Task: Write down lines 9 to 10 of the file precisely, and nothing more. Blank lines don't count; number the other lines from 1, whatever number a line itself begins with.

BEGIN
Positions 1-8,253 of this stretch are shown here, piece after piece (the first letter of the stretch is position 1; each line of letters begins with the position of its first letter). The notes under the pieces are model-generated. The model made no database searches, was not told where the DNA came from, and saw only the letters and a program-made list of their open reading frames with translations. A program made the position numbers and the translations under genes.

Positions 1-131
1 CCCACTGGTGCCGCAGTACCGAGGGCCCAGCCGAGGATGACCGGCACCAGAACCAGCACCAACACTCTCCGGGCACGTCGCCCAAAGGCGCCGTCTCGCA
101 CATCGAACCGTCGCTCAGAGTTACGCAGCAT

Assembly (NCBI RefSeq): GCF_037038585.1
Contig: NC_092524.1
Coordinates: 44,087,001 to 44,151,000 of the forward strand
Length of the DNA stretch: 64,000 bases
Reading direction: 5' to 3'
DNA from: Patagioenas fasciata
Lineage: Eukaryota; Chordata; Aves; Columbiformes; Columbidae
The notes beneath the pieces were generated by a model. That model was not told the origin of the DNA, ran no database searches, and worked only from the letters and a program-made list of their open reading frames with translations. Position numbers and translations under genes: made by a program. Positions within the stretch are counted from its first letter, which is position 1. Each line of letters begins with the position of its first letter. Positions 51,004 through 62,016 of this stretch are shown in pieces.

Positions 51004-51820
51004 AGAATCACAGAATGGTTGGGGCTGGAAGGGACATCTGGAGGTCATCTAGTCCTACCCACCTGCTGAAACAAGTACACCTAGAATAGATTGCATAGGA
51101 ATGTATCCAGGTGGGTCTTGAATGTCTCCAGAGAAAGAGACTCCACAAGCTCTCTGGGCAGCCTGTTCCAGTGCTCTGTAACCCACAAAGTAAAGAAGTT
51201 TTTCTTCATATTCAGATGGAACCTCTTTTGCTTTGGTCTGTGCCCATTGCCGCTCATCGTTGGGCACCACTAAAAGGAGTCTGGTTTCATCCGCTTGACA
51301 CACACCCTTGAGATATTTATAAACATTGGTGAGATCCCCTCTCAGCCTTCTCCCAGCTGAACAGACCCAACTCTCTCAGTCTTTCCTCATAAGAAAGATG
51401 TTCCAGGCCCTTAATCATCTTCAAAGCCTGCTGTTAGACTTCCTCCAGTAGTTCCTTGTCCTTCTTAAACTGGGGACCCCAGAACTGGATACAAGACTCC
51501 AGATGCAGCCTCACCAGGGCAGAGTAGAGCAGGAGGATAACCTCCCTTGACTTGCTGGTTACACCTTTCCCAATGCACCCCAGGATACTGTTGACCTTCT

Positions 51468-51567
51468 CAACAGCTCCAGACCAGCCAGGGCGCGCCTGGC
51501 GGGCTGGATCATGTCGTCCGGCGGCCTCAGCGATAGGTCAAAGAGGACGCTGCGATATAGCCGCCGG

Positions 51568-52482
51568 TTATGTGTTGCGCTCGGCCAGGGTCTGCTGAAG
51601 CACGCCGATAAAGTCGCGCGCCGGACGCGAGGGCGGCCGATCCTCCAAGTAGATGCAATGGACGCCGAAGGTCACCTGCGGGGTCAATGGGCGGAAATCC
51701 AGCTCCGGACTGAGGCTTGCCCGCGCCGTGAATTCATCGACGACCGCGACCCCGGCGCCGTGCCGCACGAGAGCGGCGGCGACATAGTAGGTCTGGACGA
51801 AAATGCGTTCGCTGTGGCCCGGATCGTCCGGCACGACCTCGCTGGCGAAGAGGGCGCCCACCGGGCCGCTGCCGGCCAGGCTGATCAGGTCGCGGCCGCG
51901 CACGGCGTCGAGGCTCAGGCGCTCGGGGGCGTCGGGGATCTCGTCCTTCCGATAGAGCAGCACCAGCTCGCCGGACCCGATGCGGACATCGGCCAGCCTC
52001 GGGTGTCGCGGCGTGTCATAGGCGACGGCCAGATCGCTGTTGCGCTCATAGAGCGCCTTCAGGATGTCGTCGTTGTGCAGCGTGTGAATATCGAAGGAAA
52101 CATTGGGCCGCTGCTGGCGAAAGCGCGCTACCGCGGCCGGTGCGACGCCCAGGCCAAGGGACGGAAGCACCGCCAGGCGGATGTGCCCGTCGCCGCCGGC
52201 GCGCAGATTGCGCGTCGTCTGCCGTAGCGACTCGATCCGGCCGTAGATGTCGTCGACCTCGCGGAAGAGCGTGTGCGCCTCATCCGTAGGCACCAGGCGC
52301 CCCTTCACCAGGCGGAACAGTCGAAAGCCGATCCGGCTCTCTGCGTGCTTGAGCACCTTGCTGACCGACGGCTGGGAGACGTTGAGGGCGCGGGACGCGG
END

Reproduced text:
Reading direction: 5' to 3'
DNA from: Patagioenas fasciata